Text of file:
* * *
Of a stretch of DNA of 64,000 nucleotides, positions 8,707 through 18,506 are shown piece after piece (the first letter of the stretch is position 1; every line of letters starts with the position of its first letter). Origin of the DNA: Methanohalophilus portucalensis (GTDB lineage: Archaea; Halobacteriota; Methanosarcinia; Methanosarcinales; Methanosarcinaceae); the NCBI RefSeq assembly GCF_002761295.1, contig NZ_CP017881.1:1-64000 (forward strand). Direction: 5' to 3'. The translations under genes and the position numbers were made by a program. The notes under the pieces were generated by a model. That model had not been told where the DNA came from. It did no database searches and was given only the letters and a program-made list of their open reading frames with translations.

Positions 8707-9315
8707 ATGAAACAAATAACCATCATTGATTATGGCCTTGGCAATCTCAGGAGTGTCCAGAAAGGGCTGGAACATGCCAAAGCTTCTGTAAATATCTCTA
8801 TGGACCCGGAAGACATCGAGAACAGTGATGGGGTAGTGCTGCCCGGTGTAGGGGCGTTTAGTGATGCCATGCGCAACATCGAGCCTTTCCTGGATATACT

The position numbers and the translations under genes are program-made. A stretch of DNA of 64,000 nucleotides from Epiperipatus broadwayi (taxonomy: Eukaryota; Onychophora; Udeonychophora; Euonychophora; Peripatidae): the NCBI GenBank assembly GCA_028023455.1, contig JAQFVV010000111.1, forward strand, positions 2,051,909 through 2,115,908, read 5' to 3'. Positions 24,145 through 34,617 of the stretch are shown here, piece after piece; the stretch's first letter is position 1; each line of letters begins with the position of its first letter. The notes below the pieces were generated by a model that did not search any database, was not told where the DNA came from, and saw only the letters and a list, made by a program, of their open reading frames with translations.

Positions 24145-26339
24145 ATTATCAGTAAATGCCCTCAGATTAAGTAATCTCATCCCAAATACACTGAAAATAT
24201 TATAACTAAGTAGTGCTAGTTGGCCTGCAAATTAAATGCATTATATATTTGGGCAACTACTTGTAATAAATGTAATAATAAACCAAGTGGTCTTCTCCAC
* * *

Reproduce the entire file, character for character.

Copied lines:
Of a stretch of DNA of 64,000 nucleotides, positions 8,707 through 18,506 are shown piece after piece (the first letter of the stretch is position 1; every line of letters starts with the position of its first letter). Origin of the DNA: Methanohalophilus portucalensis (GTDB lineage: Archaea; Halobacteriota; Methanosarcinia; Methanosarcinales; Methanosarcinaceae); the NCBI RefSeq assembly GCF_002761295.1, contig NZ_CP017881.1:1-64000 (forward strand). Direction: 5' to 3'. The translations under genes and the position numbers were made by a program. The notes under the pieces were generated by a model. That model had not been told where the DNA came from. It did no database searches and was given only the letters and a program-made list of their open reading frames with translations.

Positions 8707-9315
8707 ATGAAACAAATAACCATCATTGATTATGGCCTTGGCAATCTCAGGAGTGTCCAGAAAGGGCTGGAACATGCCAAAGCTTCTGTAAATATCTCTA
8801 TGGACCCGGAAGACATCGAGAACAGTGATGGGGTAGTGCTGCCCGGTGTAGGGGCGTTTAGTGATGCCATGCGCAACATCGAGCCTTTCCTGGATATACT

The position numbers and the translations under genes are program-made. A stretch of DNA of 64,000 nucleotides from Epiperipatus broadwayi (taxonomy: Eukaryota; Onychophora; Udeonychophora; Euonychophora; Peripatidae): the NCBI GenBank assembly GCA_028023455.1, contig JAQFVV010000111.1, forward strand, positions 2,051,909 through 2,115,908, read 5' to 3'. Positions 24,145 through 34,617 of the stretch are shown here, piece after piece; the stretch's first letter is position 1; each line of letters begins with the position of its first letter. The notes below the pieces were generated by a model that did not search any database, was not told where the DNA came from, and saw only the letters and a list, made by a program, of their open reading frames with translations.

Positions 24145-26339
24145 ATTATCAGTAAATGCCCTCAGATTAAGTAATCTCATCCCAAATACACTGAAAATAT
24201 TATAACTAAGTAGTGCTAGTTGGCCTGCAAATTAAATGCATTATATATTTGGGCAACTACTTGTAATAAATGTAATAATAAACCAAGTGGTCTTCTCCAC